4 Tips for Trophy Rainbows

A few weeks ago I posted 5 Keys for Trophy Brown Trout, which received tremendous feedback. I try to be attentive and see what our readers want, so this seemed like the logical follow up. Brown trout and rainbow trout are very different fish from two different continents, and understanding those differences will help you catch more and bigger fish. The biggest difference is how the fish relate to current. Rainbows are current oriented fish, but browns tend to prefer slow water and relate to cover rather than current. Rainbows also coexist naturally with other species of trout and salmon, but browns rarely naturally coexist with other species of salmonids. With these two things in mind, here are my 4 tips for catching trophy rainbow trout.

Rainbow4) Use Junk Food
Rainbow trout naturally feed on eggs and sometimes even drifting flesh of spent salmon, and most experienced anglers will tell you that big bows have a weakness for bright pink flies. Browns don’t have the same “egg trigger” because they don’t often coexist with other salmonids. In conditions that you would generally throw large streamers for browns (high and off-colored water), you should throw egg patterns or San Juan Worms for rainbows. Don’t be afraid to up size to #8 or even #6 egg patterns.

3) Fish Current SeamsFish
Current seems are simply the edges between fast and slow current, and that is where big rainbows feed. Rainbows feed almost entirely in the current because it offers a constant flow of food, and the faster the current the more food it provides. On the flip side, it requires a lot of energy to swim in fast current for extended periods of time. Rainbows generally hold in slow water with a clear view of faster current, darting into the current to grab food. Putting your flies near the edge of the current puts them in direct view for the trout, increasing your odds of success. The biggest rainbow in a pool or run will generally sit in the area overseeing the greatest amount of flow. Look for areas where two currents come together and fish both seams carefully. Large rainbows will sit in the calm water between the two currents, watching for drifting food items on both sides.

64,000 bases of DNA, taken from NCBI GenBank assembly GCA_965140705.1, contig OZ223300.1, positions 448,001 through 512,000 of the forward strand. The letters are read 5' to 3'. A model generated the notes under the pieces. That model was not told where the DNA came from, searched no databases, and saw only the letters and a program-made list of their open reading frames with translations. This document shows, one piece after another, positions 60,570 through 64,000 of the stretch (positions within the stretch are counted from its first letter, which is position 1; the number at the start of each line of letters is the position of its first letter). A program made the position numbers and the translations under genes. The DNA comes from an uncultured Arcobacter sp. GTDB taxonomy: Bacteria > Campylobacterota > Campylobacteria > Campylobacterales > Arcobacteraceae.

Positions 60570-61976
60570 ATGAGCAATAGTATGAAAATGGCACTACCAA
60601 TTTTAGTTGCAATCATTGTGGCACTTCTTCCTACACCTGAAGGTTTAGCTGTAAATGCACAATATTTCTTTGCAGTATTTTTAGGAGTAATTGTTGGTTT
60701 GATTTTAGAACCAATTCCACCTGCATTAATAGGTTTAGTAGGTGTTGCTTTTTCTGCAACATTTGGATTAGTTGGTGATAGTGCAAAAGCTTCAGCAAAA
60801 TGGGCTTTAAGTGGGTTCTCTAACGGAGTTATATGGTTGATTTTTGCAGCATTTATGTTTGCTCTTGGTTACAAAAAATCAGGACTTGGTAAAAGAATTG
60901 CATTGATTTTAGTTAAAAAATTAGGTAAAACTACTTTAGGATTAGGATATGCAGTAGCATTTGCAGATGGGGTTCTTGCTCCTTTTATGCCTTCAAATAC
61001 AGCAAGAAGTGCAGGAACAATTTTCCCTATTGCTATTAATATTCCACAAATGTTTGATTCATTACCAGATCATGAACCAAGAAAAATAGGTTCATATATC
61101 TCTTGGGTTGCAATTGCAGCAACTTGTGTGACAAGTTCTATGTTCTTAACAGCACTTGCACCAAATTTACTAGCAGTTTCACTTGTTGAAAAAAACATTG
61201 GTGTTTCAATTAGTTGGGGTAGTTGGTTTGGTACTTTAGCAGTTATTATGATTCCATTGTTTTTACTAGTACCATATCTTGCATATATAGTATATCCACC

SAMSUNG CAMERA PICTURES2)Get Your Flies to the Bottom!
Large rainbows feed heavily near the bottom for a couple of reasons. First, most drifting food items are near the bottom. The vast majority of insects live on rocks on the bottom of the stream until they ascend toward the surface to “hatch” or are swept from the bottom by the current. The flow at the bottom of the stream is also significantly slow than the rest of the stream, so it creates a bit of a natural “seam”. Rainbows also hold behind rocks on the bottom of the stream safely out of the current. Remember: the difference between a good trout fisherman and a great one is two split-shot!

1)Fish nymphs5190
Streamers are great for browns, and dry flies are fun, but nymphs are the ticket for big rainbows. It makes perfect sense that a current oriented fish would feed on aquatic insects, as they make up the majority of food items in the drift. Just like dry flies, you want to match your nymphs patterns to the most commonly available nymphs in your local streams. To help stock your box with the nymphs you will need for trophy rainbows, check out our Match the Hatch Subscription.

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